In April of 2016, UMass Lowell designated 40 single-person bathrooms around campus as gender-neutral restrooms. (Courtesy of UMass Lowell)
Over the past years, UMass Lowell has significantly increased its efforts to demonstrate support and appreciation for underrepresented members of the student body, such as those who identify as LGBTQ. However, some students along with faculty argue that there is much more that can be done to create a safer and more inclusive environment for members of its community.
The university has always done its best to provide a diverse and comprehensive environment for its students. The recent installation of gender-neutral bathrooms and implementation of gender inclusive housing on campus are two ways in which the university has helped shed light on members of the LGBTQ community.
“The university is known for being inclusive and diverse to all students, where they can feel comfortable in their own skin,” said fine arts major Teresa Santana. “In terms of bathrooms and housing, this made it more welcoming to students who commute and live on campus.”
Any student living on campus has the option to select gender inclusive housing through the Office of Residence Life. “This helps any student who feels comfortable living with a certain gender or sex possible and can make where they live their home away from home,” Santana said.
Although these changes have raised awareness and sensitivity toward the LGBTQ community, some believe there is still more to be done.
“As a student who has been advocating for a physical space for LGBTQ students, the university does not provide enough safe spaces for them on campus,” said David Aguiar, a psychology major and diversity peer educator on campus. “There is a significant difference between saying that a university is a safe space for people of LGBTQ to study and actually creating a physical space where students can actually feel included and safe.”
The university has established several resource organizations that aim to promote ally-ship, which can be through creating supportive relationships between the straight and LBTQ communities. The Pride Alliance and the Office of Multicultural Affairs carry out this goal by providing an accepting environment for all. However, there is always room for improvement.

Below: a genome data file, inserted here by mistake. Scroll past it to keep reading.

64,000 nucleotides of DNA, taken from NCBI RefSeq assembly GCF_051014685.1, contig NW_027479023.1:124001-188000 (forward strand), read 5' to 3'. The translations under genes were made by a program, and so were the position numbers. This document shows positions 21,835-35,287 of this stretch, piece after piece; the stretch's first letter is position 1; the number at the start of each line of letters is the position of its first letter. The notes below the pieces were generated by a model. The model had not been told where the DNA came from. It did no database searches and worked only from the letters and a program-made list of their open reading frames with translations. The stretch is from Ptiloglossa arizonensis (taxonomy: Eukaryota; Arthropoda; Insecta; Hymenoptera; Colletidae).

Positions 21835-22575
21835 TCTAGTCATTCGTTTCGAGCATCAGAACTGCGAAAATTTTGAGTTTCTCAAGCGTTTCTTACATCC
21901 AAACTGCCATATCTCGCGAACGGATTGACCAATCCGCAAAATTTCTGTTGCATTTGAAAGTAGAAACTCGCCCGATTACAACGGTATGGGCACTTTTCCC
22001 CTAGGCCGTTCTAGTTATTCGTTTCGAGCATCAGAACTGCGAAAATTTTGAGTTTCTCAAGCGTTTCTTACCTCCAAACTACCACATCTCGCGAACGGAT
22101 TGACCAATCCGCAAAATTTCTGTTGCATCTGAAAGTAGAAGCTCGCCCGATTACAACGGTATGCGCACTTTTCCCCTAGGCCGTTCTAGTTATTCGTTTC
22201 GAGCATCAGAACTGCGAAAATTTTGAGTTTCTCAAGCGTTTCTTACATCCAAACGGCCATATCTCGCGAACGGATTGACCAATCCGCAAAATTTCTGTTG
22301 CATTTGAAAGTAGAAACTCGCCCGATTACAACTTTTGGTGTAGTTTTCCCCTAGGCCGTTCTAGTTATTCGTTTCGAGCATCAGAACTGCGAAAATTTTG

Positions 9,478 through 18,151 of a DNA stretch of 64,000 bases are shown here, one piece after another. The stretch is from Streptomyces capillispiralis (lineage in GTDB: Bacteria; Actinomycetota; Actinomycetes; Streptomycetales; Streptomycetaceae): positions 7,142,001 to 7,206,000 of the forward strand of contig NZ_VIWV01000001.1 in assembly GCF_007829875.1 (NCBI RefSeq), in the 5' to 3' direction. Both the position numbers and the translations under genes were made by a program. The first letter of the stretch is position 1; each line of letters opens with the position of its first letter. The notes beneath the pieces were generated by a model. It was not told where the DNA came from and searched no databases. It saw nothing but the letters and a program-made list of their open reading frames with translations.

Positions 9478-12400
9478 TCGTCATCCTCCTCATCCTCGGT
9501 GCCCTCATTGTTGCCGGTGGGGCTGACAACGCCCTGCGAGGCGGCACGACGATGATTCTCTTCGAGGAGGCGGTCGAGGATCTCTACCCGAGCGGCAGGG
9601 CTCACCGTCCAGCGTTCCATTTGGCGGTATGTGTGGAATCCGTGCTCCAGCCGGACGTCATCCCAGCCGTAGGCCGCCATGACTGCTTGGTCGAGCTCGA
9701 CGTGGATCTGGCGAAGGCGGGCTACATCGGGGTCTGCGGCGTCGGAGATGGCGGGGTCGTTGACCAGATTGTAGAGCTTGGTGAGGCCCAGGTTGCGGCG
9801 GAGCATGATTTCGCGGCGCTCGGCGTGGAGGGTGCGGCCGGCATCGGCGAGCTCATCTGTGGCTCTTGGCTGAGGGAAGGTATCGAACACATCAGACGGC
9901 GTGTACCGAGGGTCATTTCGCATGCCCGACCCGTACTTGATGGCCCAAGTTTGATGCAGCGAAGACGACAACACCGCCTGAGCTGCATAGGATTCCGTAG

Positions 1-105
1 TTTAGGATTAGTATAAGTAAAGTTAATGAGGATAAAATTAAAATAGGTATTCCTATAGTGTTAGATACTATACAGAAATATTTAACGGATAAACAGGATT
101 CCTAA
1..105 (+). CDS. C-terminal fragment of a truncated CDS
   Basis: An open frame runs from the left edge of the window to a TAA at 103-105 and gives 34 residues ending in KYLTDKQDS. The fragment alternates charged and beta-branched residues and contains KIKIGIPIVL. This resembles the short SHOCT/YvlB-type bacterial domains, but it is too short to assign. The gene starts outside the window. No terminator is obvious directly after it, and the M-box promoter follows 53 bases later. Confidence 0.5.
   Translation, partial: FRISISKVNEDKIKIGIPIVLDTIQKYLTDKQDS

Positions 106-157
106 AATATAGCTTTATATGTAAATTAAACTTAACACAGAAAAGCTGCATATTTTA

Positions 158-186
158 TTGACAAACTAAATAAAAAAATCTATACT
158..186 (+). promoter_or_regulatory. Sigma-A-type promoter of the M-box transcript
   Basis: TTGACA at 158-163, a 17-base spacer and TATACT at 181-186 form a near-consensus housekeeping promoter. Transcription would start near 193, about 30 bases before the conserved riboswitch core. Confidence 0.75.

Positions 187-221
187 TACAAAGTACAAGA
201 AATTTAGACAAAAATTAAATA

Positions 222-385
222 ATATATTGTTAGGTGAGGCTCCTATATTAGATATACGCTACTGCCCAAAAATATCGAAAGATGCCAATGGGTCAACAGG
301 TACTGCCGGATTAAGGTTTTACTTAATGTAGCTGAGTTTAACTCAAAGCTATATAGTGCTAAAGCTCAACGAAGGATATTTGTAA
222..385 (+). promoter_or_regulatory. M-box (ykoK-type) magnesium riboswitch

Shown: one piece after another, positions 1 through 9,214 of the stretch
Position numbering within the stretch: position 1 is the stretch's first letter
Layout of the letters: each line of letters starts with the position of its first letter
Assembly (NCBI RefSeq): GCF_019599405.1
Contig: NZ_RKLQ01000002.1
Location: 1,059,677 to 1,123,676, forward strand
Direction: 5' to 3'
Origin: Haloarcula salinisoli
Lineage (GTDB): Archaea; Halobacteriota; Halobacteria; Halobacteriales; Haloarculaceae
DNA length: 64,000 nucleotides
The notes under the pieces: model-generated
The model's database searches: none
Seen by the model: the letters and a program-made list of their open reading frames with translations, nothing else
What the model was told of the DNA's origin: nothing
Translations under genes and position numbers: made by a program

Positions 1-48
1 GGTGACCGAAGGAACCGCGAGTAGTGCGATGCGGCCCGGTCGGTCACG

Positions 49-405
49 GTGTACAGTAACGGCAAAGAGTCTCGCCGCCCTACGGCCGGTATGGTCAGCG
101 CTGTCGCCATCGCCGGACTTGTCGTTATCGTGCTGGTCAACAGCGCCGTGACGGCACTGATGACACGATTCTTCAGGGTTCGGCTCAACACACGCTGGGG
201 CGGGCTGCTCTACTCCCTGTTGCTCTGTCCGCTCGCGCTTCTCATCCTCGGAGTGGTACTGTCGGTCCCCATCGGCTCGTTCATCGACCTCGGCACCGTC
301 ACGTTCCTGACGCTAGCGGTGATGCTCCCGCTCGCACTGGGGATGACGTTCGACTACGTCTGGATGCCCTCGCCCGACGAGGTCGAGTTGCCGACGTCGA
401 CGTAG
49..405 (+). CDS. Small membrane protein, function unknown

“In terms of raising awareness of gender equity, part of the challenge is creating more resources, really having safe spaces and places where people feel safe about coming together,” said Meg Bond, the director of the Center for Women and Work. “Whether its LGBTQ individuals or allies, creating those types of safe spaces is really important and essential.”
Students and faculty said the enforcement of these resources has undoubtedly assisted those who identify as LGBTQ. However, the issue lies within the lack of information through the academic curriculum regarding the LGBTQ community.
“People are not very well educated about gender orientation and there is a lot for people to learn through helping people understand the issues of sexuality and gender identity,” Bond said. “The whole notion of allies really involves an effort from the whole community to better understand. It is going to be particularly supportive if the rest of the community is informed and that’s why education on the topic should be expanded much more broadly.”
Early subjection to the topics of ally-ship and gender identity at the university could prove beneficial towards their mission to advocate for inclusivity.
“Since incoming freshmen already have to complete drug and alcohol training, why not throw in a 15 minute gender/cultural sensitivity training?” junior psychology student Emma Botelho says. “It would mandate some kind of exposure to the material without making it overwhelming.”
Students and faculty appear hopeful that the university will continue to endeavor down the path to improve inclusiveness and ally-ship amongst the UMass Lowell community.